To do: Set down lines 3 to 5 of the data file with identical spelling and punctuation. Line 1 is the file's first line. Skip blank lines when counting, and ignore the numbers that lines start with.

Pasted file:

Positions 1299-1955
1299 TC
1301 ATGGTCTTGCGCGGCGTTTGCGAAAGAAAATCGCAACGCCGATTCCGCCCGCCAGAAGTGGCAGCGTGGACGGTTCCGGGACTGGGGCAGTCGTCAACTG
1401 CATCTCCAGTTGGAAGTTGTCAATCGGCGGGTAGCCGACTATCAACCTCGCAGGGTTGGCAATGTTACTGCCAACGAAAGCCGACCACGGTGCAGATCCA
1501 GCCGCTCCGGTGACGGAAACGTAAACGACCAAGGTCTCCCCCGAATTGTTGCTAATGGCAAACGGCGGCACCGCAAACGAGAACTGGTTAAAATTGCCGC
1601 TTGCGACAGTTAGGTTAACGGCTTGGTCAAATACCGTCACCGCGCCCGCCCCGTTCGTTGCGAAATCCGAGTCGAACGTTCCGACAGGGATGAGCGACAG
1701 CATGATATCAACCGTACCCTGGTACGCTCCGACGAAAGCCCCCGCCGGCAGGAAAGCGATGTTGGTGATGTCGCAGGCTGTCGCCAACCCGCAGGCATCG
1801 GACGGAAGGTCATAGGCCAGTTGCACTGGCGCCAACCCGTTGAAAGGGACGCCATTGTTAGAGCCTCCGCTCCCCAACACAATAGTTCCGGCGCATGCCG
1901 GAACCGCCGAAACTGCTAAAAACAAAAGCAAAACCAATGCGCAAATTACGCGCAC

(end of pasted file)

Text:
1301 ATGGTCTTGCGCGGCGTTTGCGAAAGAAAATCGCAACGCCGATTCCGCCCGCCAGAAGTGGCAGCGTGGACGGTTCCGGGACTGGGGCAGTCGTCAACTG
1401 CATCTCCAGTTGGAAGTTGTCAATCGGCGGGTAGCCGACTATCAACCTCGCAGGGTTGGCAATGTTACTGCCAACGAAAGCCGACCACGGTGCAGATCCA
1501 GCCGCTCCGGTGACGGAAACGTAAACGACCAAGGTCTCCCCCGAATTGTTGCTAATGGCAAACGGCGGCACCGCAAACGAGAACTGGTTAAAATTGCCGC